§ Mr. Stan Thorne
asked the Secretary of State for Social Services (1) how many general practitioners have taken 24-hour retirement from the National Health Service during the financial year 1978–79;
(2) what are the terms of reference of his proposed examination of the 24-hour retirement position of general practitioners; and what particular regard it will pay to the difficulties of patients seeking doctors in inner city areas;
(3) if he is satisfied that the present classification of areas takes full account of the growing use of the 24-hour 123W retirement arangements whereby inner city area general practitioners over retiring age may operate list of only 1,001 patients;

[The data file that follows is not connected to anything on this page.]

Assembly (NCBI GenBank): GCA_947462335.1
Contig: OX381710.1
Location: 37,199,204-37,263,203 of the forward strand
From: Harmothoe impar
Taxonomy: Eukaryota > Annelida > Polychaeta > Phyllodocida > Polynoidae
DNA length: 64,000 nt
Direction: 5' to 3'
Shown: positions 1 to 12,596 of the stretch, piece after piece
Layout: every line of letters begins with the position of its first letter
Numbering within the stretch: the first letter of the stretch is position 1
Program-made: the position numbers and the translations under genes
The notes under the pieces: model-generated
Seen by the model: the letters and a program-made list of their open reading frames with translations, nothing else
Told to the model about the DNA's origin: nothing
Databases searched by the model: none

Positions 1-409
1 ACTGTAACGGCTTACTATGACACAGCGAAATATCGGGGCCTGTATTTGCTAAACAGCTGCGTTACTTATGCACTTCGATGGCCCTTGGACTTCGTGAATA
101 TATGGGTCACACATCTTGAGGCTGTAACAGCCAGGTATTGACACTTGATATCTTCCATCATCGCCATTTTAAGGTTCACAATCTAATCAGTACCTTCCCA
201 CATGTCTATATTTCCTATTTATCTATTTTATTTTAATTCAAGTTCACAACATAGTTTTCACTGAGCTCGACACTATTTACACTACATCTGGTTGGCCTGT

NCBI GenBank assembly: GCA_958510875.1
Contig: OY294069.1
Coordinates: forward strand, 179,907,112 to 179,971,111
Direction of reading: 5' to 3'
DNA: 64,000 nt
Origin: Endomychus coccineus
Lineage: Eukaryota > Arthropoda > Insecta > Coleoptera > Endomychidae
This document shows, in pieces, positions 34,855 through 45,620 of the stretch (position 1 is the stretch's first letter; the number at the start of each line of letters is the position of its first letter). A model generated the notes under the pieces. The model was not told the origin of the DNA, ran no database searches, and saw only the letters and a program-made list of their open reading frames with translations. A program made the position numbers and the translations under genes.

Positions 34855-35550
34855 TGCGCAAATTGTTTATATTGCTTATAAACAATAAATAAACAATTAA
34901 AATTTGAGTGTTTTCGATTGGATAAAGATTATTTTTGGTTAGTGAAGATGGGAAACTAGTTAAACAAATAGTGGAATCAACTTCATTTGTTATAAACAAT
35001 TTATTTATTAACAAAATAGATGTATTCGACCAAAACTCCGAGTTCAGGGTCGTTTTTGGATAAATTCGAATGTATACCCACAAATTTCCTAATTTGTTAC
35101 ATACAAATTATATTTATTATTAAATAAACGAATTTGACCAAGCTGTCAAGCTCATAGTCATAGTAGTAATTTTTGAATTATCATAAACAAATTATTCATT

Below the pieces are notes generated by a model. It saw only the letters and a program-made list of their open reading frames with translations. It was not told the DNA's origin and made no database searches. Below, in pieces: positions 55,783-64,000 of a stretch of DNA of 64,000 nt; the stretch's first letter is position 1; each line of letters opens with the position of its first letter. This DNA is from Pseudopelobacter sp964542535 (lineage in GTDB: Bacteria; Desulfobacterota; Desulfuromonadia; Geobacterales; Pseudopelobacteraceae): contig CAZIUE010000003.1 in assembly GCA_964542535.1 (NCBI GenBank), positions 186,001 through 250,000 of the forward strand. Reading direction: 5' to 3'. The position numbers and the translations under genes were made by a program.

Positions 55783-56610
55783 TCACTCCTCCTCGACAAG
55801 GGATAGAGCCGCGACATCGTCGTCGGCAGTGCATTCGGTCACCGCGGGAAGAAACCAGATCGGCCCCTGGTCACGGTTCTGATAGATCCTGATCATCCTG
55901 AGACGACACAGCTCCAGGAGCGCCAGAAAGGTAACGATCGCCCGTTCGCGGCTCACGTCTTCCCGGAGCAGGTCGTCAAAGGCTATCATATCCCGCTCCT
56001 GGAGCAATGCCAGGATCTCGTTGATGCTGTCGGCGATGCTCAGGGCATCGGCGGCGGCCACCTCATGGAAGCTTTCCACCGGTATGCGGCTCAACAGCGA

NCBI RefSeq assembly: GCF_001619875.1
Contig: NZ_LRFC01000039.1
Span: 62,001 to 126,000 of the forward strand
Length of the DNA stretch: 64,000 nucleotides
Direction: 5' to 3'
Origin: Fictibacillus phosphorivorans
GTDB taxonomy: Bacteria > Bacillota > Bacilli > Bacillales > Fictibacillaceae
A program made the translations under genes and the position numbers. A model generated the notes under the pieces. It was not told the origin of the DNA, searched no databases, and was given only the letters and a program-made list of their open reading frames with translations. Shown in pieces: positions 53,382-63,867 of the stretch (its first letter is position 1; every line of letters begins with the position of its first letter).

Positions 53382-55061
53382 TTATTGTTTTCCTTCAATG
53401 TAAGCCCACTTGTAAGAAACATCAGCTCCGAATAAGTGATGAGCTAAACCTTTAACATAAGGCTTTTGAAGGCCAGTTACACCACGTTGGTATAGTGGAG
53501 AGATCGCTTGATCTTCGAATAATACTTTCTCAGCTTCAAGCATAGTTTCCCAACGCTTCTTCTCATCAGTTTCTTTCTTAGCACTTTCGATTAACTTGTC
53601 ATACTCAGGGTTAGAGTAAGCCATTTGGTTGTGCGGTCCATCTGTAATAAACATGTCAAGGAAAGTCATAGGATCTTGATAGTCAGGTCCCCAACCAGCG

(4) what consideration he is giving to the problems being created in inner city areas by ageing, single-handed general practitioners steadily reducing their lists; and what steps he proposes to take to overcome the problem.
§ Dr. Vaughan
I am considering the scope of the examination referred to in my reply to the hon. Member for Ormskirk (Mr. Kilroy-Silk) on 3 November—[Vol. 991, c.403]—prior to discussion with the profession, and in reaching a decision will take account of the points made by the hon. Member.
Information about the number of general practitioners who retire between 65 and 69 years of age and who resume practice without abatement to their pensions is not readily available, but I am looking into this.